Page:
Creating charts and making meaning

by Kat

I was thinking about the How I Met Your Mother episode in which Marshall makes numerous charts, to the point in which the group holds an intervention for him.

Marshall: This circle represents people who are breaking my heart. And this circle represents people who are shaking my confidence daily. And where they overlap — Cecilia.

I remember my friend’s advice to diagram my thoughts, which led to my creating elaborate Venn diagrams about my history, emotional state, and social behaviors. I noticed how everything seemed to fit together when illustrated in chart form, using notecards and magic markers.  I’ve even drawn pictures around written verse — what I call prosy poetry —  about how my life had been lately. I’ve also made maps of how my week had gone with arrows linking seemingly significant things together, including excerpts from memorable conversations I’d had recently.

It helps me to see my scattered self  (poor lizard brain: in my ridiculously anxious moments) in an organized format. I feel more together somehow, as if I could make sense of incredibly messy situations. In these times, I feel horribly scattered, and sometimes drawing or writing about my experiences, and sometimes creating visuals, helps me piece myself back together — even when I only think I’m falling apart. I made a diagram describing how I could see my interpersonal experiences, Aspergirl traits, and anxiety spectrum condition using a strengths-based approach. It’s a reframing of sorts for when I feel odd or misunderstood again.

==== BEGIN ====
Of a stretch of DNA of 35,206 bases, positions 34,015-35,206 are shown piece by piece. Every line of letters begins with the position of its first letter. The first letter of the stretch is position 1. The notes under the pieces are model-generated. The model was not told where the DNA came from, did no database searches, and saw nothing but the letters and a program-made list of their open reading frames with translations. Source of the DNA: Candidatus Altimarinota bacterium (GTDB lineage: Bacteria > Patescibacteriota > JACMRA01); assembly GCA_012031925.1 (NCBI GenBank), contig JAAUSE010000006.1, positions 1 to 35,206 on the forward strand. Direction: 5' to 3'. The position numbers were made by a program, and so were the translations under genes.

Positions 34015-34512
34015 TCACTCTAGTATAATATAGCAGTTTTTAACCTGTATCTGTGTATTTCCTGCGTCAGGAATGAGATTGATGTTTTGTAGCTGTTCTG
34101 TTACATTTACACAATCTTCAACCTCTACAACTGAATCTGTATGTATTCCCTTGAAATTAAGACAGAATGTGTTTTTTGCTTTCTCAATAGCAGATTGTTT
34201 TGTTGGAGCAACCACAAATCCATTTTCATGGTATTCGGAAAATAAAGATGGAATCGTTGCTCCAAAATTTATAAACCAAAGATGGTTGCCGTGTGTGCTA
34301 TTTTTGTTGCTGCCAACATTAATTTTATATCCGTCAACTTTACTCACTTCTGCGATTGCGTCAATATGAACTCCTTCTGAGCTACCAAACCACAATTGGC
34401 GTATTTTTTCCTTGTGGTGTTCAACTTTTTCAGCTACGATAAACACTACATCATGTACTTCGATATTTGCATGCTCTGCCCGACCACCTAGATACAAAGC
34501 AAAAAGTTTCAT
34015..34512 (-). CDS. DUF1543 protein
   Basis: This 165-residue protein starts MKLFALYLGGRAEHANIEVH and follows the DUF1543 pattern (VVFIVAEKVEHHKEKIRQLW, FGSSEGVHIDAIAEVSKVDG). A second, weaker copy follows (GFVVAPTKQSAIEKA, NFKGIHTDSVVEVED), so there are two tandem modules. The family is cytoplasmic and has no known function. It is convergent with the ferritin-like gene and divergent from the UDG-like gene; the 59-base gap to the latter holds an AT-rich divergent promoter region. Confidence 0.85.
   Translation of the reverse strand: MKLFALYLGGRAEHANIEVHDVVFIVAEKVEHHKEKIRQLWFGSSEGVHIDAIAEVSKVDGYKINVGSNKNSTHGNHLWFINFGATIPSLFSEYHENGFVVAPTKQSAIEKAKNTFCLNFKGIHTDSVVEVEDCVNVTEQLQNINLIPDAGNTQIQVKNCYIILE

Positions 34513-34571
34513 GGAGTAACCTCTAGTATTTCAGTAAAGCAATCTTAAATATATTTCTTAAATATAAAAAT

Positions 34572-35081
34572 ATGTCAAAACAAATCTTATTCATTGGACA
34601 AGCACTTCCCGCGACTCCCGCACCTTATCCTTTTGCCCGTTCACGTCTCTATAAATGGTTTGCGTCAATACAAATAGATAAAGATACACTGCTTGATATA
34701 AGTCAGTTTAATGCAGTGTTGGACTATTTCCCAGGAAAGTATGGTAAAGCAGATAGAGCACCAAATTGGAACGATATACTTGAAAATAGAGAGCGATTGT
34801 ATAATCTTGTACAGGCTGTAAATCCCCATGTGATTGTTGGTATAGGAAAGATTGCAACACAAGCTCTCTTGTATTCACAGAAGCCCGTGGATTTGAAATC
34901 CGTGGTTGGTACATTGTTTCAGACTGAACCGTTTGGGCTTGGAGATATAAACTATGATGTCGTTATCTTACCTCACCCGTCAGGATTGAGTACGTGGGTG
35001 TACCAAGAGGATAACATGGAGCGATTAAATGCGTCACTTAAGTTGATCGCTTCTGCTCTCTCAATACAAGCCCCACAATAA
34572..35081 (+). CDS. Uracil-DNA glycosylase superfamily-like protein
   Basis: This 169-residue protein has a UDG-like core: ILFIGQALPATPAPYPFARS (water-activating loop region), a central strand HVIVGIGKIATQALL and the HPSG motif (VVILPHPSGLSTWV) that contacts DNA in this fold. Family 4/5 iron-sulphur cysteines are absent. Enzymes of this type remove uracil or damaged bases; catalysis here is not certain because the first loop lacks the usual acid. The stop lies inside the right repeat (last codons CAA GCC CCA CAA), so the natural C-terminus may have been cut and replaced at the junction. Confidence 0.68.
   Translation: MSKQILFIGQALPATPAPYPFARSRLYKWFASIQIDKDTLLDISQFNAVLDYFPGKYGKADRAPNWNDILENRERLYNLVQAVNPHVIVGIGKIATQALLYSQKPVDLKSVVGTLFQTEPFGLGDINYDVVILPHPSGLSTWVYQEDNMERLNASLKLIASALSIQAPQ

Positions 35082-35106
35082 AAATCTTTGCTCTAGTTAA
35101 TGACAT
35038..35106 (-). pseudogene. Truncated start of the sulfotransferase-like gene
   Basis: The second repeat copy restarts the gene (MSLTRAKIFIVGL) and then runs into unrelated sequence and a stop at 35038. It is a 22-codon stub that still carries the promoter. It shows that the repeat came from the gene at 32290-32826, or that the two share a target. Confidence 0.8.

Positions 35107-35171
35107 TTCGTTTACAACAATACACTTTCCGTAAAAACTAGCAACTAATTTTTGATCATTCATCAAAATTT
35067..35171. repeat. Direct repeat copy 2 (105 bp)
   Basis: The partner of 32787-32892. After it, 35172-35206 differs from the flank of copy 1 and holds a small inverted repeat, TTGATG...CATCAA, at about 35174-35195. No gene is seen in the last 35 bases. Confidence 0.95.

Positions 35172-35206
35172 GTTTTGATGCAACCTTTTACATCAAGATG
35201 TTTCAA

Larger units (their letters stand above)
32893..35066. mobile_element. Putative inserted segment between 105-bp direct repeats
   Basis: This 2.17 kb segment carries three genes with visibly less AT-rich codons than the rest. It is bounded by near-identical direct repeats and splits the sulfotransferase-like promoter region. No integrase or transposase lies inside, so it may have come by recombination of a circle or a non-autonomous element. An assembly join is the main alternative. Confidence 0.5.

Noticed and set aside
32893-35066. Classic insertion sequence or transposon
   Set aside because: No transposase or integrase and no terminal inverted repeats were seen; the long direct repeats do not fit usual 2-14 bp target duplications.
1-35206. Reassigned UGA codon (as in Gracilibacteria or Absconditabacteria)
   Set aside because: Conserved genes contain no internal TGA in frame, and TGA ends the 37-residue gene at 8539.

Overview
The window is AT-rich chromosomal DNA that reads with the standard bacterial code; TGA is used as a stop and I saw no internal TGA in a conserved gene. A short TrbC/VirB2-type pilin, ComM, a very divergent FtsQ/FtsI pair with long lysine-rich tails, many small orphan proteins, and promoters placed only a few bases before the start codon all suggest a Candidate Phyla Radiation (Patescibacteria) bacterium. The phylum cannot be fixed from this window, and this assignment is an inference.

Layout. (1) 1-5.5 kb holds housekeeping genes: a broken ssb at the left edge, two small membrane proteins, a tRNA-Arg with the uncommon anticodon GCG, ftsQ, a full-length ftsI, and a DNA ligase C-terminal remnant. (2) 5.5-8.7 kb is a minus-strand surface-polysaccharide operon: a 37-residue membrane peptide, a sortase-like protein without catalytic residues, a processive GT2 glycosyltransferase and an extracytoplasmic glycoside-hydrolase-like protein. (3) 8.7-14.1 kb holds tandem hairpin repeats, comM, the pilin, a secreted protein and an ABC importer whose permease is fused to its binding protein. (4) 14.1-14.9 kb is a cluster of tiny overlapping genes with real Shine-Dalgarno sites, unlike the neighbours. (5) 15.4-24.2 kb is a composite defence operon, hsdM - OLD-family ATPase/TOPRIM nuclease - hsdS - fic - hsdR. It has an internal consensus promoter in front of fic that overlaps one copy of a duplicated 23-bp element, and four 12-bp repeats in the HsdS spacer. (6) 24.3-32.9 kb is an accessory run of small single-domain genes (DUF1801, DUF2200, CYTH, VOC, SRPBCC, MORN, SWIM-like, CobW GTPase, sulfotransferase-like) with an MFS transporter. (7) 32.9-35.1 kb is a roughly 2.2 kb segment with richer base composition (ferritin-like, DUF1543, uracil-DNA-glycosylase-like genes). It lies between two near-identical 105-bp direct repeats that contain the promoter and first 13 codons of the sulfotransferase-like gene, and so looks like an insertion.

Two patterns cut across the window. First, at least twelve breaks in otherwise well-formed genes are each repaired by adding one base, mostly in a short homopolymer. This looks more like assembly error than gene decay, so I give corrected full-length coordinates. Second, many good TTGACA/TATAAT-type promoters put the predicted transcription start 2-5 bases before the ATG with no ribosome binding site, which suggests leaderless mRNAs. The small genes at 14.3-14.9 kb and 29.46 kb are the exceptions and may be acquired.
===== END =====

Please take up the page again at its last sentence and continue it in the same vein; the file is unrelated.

Beyond the overlap

  • I was inspired by Adulting’s flowcharts and doodles, as well as the diagrams we used to make for my logic class in undergrad [e.g., examining the four basic categorical statements (Vaughn, 2010, p. 264-268)].

Working with cI've lived this, mostly on my monologuing dayshildren means I’ve collected a lot of art supplies over the years, which I tend to use when I’m distressed or bored — especially markers and my 24-pack of Crayola colored pencils. There’s something comforting about sorting one’s thoughts using color, as if there could still be an organizing principle at work in my anxious states. Lately, I’ve been writing and then illustrating around the contents of my prosy poetry. It’s an illuminating way to process emotionally fraught concepts, and there’s coloring involved!

References: Vaughn, L. (2010). The power of critical thinking: Effective reasoning about ordinary and extraordinary claims (3rd ed.). New York, NY: Oxford University Press.